I’m looking for some of my old “stuffed toy friends”.  As a toy maker I’m always looking for stuffed toys I made years ago.  They are like family.   This White ShaggyDog is 50 years old and waiting for someone to find him.

 by Walter Meyer

I wonder how many Old Humpty Dumpty stuffed toys are out there.

When I did the designing of Mary Meyer stuffed toys I had a wind-up musical version, a “Shake Me I Chime” version and a soft stuffed version.

MM Vin 299 Humpty Dumpty Border Right HWhy so many?  The first design was a soft, non-musical stuffed toy.  It was a popular design for girls and boys. They were made combining Pink plush and Blue felt. This maked the toy acceptable for both girls and boys.  The design was introduced  in 1969.

Adding a musical mechanism was simple.  Just insertd a wind-up musical mechanism playing an infants tune like “Rock-A-Bye Baby” and “Brahms Lullaby” .  The musical mechanisms were made in Switzerland and were  added creating this musical version.  We made sure the key was placed in the back of the toy and stuffing the toy  firmly enough so the music box does not turn as key is wound.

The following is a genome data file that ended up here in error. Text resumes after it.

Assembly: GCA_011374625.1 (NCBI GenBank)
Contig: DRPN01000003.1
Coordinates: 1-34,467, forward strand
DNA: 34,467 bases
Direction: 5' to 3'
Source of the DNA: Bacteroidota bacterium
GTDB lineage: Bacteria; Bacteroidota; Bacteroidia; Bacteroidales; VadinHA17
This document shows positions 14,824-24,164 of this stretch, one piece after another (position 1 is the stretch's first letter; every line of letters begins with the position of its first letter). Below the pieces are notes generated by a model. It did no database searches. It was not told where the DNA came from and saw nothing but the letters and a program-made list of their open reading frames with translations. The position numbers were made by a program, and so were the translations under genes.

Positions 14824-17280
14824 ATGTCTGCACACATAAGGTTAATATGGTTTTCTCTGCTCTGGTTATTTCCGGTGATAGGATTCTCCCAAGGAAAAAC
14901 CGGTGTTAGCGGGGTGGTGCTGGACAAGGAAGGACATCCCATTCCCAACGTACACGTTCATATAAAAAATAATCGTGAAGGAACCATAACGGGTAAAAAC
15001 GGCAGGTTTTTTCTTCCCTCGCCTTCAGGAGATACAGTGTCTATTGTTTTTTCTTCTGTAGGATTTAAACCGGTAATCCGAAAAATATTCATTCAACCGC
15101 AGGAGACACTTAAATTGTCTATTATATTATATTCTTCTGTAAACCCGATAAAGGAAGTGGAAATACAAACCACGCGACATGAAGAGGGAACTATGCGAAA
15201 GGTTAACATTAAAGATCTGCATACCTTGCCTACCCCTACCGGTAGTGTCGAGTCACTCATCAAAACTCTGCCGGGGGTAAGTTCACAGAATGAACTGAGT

This photo showing Humpty Dumpty with large felt eyes was the original creation of 1969.  The rayon plush was made by Baxter, Kelly & Faust in their Philadelphia, Pa. mill.  The eyes, the Red mouth and Blue collar and hat were felt. Finally a Blue pompon was added as the nose.

In the case of the musical version, a satin ribbon was added saying “I’m A Musical”.  This assisted a shopper in purchasing  a musical Humpty Dumpty toy on display in a retail store.